AUGUST 8--IBM (Yorktown Heights, NY; www.ibm.com) scientists have made a major scientific advance in materials that could lead to the development of very-low-cost, low-power organic electronics for use in flexible computer screens, watches, smart cards, ID tags, theater tickets, and more. IBM researchers found that careful preparation of the surface on which an organic semiconductor is deposited can produce electronic thin films with crystal grains 20 to 100 times larger than previously observed and with semiconductor characteristics good enough to build electronic devices. While still far from a commercial product, this new discovery in organic chemistry could make it easier to build computing devices by 'printing' or 'spraying' a thin-film of semiconductors onto plastic and other materials.
"This is a major step in improving the materials that could make possible inexpensive, flexible displays and a host of other electronic devices we haven't even dreamed up yet--perhaps even biodegradable ones," said Tom Theis, director of physical sciences, IBM Research. "It's easy to imagine a computer screen that you could roll up, put in your pocket, and later attach to a hand-held, wearable computer or Web-enabled cell phone."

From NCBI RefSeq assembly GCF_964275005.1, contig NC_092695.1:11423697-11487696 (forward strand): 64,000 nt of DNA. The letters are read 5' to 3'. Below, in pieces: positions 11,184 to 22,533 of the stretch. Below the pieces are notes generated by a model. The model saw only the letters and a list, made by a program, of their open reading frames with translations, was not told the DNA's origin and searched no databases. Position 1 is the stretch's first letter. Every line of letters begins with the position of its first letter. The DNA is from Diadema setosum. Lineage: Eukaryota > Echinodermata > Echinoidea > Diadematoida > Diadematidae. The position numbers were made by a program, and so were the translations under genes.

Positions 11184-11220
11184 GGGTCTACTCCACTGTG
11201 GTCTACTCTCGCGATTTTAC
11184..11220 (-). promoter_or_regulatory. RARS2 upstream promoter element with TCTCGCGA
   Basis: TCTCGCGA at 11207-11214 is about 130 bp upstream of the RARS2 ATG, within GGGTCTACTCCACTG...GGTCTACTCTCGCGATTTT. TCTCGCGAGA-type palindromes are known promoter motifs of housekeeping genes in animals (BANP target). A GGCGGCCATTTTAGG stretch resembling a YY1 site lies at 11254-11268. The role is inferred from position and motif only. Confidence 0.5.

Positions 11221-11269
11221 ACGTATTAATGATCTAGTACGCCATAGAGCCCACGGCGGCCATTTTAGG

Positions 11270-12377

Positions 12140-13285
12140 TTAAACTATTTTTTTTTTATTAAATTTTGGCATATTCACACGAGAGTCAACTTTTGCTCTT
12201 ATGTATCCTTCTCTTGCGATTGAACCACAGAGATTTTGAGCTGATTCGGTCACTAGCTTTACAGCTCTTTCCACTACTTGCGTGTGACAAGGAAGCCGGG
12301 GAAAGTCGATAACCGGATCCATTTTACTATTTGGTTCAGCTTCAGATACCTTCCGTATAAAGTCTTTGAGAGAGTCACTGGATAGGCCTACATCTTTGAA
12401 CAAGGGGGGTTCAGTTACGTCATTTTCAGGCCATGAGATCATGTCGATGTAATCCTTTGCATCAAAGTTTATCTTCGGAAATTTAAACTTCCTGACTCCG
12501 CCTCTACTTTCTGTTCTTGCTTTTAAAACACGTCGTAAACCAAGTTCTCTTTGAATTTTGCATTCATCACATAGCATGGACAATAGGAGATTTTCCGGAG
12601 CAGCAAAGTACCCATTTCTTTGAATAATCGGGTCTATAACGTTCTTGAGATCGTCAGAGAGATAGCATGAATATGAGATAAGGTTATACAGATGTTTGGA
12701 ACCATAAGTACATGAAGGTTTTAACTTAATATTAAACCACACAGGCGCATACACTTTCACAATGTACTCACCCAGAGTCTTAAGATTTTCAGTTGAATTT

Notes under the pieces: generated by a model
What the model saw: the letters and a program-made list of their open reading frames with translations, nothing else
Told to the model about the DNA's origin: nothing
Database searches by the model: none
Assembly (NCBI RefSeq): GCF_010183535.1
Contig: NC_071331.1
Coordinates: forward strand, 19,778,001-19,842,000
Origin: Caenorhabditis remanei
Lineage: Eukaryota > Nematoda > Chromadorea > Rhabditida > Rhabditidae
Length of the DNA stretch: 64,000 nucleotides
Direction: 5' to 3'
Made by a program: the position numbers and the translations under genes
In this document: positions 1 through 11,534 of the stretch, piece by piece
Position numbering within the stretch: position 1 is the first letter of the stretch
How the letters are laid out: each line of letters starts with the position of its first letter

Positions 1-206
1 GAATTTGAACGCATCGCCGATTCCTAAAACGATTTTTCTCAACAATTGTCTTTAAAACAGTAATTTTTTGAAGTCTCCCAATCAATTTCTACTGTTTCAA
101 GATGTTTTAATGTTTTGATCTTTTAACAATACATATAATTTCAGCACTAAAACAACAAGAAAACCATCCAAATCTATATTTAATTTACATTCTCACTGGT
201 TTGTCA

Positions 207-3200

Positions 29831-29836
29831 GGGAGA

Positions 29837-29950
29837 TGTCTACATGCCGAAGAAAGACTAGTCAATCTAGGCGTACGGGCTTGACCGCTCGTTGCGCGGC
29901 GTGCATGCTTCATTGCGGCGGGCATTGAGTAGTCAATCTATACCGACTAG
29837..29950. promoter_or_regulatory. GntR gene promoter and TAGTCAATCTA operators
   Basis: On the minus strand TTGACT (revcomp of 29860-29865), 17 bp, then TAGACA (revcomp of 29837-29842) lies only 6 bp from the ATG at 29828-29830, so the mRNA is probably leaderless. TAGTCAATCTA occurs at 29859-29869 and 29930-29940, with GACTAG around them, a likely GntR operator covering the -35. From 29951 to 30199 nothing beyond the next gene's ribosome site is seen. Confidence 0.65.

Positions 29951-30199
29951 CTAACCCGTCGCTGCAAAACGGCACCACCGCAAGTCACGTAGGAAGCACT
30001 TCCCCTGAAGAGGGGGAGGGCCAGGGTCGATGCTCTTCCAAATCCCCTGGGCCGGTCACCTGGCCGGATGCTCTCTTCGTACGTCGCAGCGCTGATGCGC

Previously, the promise of organic electronics has faced a key limitation in the poor electrical characteristics of small crystal grains. With this development IBM has been able to develop new, larger-grained thin films that are expected to enable the fabrication of low-cost, low-power organic transistors and light-emitters.
Pentacene molecules have been deposited on a wide variety of materials to build flexible electronics. Over the last few years, scientists have found that the highest-quality devices (including transistors and lasers) can be fabricated on a single, high-quality crystal of pentacene, a molecule comprising carbon and hydrogen atoms. However, unlike thin films, a single crystal takes too long to prepare and is too expensive for large-scale manufacturing. The IBM scientists found a way to grow large pentacene thin films that can be manufactured at low cost and have performance characteristics similar to single crystals. This new growth technique could lead to a practical way to manufacture flexible transistors.